I've learned something about grief. When we first lose someone (and everyone knows the Hollywood cliche of "they're not really gone as long as you remember them" is all crap; even if we sometimes feel their presence as if God was allowing their spirits to interact with ours somehow, they're not here in the way we want them to be and remembering does not erase the terrible ache of missing), when the void spawned by their absence first gapes open, there are a lot of triggers to the pain. Our hearts and minds expect to see them and expect them to still take part in our lives, and when that doesn't happen, it hurts badly. We miss them so much. There are lots of triggers that vividly and often suddenly remind us of our loss and grief. As time goes by, it's true what others say – you never stop missing them, no matter how many years pass. What I've realized is that grief changes, and I think one of the main way it changes is that our expectations change. I don't step into my grandpa's house at Christmastime and expect to be greeted by my grandma anymore. It hurts to have that expectation change, but it's necessary to align myself with reality. When my expectations gradually changed, the triggers that made me think of my grief over my grandma changed and many disappeared. When I do think about her, I miss her just as much now as the night she left to be in Jesus's presence. But she doesn't consume my thoughts like she once did, so the missing isn't all-consuming of my days. Expectations change. Missing doesn't.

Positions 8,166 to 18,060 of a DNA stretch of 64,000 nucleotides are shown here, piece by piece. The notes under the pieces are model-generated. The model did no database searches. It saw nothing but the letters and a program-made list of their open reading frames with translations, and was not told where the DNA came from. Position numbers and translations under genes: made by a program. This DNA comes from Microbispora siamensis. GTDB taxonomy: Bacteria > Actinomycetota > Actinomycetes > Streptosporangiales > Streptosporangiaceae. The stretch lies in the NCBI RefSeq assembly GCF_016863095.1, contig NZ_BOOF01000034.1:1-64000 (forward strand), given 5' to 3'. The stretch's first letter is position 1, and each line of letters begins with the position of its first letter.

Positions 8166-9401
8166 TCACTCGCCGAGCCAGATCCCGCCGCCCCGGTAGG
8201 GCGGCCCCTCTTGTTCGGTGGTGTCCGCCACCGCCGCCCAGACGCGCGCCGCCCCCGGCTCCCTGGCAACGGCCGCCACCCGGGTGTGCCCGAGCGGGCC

People handle grief differently; like most of life, there's no formula that applies to everyone. My grandpa visits his wife's gravesite often. I never have except on the downpouring day (she loved rain) when we laid her body to rest since its work was done and her spirit no longer needed it. Visiting her grave doesn't help me or my father (she's his mother), but it does my grandpa. After she went to Heaven, my grandpa filled his house with pictures of her and tore his heart into pieces looking at them. One of my uncles counseled him to take them down and stop triggering his own grief, and grandpa did. For a time that seemed to help. Now his house is filled with her pictures again, and he likes walking down memory lane of their lives together with anyone who visits.